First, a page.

A couple of immediately catchy singles released this year on the tiny Rabid Badger imprint were supposed to mark a low profile re-entry into the pop world, but they gained significant airplay on Radio 1FM. Reams of reviews also saw critics openly admitting they'd been taken by surprise by the freshness of Boon's tongue-in-cheek pop with garage rock and psychedelic attachments.
The Inspirals always had a sense of humour lurking somewhere, and now that he has been given a free rein, Boon has created a pleasantly comic showpiece. Before the band came on, the clues were there: a banner with the Booney Tunes' logo, a cardboard cut-out of Boon himself, and his organ placed centre stage, fronted by a moose head lit up by fairy lights. Boon entered more in the manner of a stand-up comic than a pop star, encouraging the audience to whoop and cheer before he then unbuttoned his shirt to reveal that famous Inspirals T-shirt with the image of a moose bearing the legend "Cool as Fuck".
Sporting short hair, an upgrade on his previous band's moptop fashion, he also showed in the first number that his own singing was an improvement on that of Inspirals' vocalist, Tom Hinkley. The gig really didn't lift off until the third song and current single "White No Sugar", a number about Internet cafe culture graced with lines such as "creation was an anagram of reaction" and the splendid ending of "Mr Boon play that tune!". Mr Boon acknowledged the cheers and smiling faces by standing up and showing off that T-shirt again. He followed swiftly with the even better "Only One Way I Can Go", an exuberant pop classic enriched by wild klaxon sounds. The crowd seem to be booing, but really it was his nascent fanbase who have already come up with the greeting of "Boooo-ooooon!"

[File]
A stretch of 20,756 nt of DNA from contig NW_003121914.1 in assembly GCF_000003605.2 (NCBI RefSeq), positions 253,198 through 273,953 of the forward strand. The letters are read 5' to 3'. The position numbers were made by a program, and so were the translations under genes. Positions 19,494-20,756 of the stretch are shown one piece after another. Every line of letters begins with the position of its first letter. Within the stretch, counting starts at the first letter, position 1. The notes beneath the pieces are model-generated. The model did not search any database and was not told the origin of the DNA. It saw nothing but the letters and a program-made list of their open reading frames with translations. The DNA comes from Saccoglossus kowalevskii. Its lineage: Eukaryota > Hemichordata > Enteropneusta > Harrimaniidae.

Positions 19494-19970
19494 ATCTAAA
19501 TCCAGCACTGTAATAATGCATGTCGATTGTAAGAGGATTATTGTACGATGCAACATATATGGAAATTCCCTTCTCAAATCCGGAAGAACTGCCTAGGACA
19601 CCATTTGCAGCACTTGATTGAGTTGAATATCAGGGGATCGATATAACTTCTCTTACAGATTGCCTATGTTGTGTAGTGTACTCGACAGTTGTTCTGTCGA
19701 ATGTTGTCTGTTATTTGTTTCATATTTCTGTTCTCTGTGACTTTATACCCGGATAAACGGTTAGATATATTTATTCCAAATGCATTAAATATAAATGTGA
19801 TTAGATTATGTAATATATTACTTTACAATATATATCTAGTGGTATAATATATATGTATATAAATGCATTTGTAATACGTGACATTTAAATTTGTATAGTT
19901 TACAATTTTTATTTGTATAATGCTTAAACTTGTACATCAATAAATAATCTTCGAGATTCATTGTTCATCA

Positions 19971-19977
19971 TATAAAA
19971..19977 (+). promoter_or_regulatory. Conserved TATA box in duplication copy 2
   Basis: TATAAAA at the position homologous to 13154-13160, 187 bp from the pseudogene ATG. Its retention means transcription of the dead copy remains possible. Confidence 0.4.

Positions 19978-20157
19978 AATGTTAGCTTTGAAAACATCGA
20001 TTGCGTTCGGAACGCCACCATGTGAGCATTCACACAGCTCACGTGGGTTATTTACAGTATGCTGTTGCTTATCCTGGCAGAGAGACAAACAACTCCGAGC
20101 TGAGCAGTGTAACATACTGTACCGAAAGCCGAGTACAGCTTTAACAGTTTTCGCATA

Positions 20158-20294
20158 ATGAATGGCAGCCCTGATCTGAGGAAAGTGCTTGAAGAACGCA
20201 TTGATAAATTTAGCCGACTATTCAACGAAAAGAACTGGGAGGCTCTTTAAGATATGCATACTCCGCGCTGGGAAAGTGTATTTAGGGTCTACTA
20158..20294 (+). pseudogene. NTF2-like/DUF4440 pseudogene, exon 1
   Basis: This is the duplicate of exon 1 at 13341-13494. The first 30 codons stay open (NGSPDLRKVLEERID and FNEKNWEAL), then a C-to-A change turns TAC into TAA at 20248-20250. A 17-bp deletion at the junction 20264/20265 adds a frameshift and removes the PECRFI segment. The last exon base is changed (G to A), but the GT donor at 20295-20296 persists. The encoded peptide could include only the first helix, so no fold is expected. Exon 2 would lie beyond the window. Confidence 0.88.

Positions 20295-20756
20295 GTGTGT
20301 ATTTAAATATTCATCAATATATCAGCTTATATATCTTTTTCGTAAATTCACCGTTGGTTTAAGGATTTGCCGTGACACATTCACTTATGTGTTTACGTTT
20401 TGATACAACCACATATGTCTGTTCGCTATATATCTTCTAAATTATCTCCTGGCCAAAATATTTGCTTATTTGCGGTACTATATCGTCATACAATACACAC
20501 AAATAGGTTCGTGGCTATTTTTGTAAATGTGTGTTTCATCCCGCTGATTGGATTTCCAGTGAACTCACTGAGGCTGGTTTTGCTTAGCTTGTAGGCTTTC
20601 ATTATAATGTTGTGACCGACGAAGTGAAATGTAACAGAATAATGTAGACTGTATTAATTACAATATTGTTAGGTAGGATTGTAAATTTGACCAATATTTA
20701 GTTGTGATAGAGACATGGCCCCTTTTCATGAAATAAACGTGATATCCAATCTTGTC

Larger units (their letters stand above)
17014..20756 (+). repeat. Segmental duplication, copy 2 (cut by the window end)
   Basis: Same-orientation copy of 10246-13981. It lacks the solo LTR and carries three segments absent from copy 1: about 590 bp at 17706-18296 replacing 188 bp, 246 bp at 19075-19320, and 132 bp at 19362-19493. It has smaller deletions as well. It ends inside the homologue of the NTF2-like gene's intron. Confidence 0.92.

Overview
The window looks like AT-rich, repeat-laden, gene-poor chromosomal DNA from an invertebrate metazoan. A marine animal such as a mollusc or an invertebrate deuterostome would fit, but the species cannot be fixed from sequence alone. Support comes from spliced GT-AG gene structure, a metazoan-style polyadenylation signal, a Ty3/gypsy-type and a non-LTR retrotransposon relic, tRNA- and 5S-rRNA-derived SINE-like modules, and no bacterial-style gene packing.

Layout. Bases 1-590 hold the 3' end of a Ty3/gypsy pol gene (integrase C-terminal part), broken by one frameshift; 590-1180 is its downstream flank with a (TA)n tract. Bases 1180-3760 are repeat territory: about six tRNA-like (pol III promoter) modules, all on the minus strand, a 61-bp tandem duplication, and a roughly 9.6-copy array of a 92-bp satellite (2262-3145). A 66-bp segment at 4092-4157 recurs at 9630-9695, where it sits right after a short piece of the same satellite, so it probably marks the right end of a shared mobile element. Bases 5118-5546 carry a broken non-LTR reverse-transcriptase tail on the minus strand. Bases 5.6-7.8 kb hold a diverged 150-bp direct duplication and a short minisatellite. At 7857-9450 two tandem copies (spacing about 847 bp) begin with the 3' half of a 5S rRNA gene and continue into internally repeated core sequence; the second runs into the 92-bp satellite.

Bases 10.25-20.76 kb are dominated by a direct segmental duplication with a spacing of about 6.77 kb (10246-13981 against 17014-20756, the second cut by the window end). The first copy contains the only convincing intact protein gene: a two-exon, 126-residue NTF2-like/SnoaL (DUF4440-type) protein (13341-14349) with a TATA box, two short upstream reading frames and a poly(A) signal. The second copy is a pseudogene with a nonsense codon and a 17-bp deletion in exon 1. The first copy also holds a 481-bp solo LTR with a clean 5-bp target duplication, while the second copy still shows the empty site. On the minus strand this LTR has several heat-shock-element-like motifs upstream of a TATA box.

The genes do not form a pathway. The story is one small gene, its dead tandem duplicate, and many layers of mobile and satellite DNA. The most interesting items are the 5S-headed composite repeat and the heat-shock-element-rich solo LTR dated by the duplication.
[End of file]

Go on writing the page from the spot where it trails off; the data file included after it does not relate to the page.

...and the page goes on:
The rest of the songs alternated between possible future singles, such as the excellent "Comet Theme Number One" and the more laboured punky number of "Can't Keep A Good Man Down".
Though the set lasted just half an hour, it petered to a close. It wasn't their best ever performance, possibly because The Garage, with its low- slung ceiling, tiny window of a stage, and drab black walls that do work well for punk gigs, was just too cold a setting for the warmth and theatricals of a CBE show.
An encore featured the slow, eerie melody of "Not Enough Purple Too Much Grey", which was followed up by an organ-driven romp through the Stooges' "I Wanna Be Your Dog". He'd saved the night, as should be expected from a true showman who possesses a head full of tunes.
Tim PerryReuse content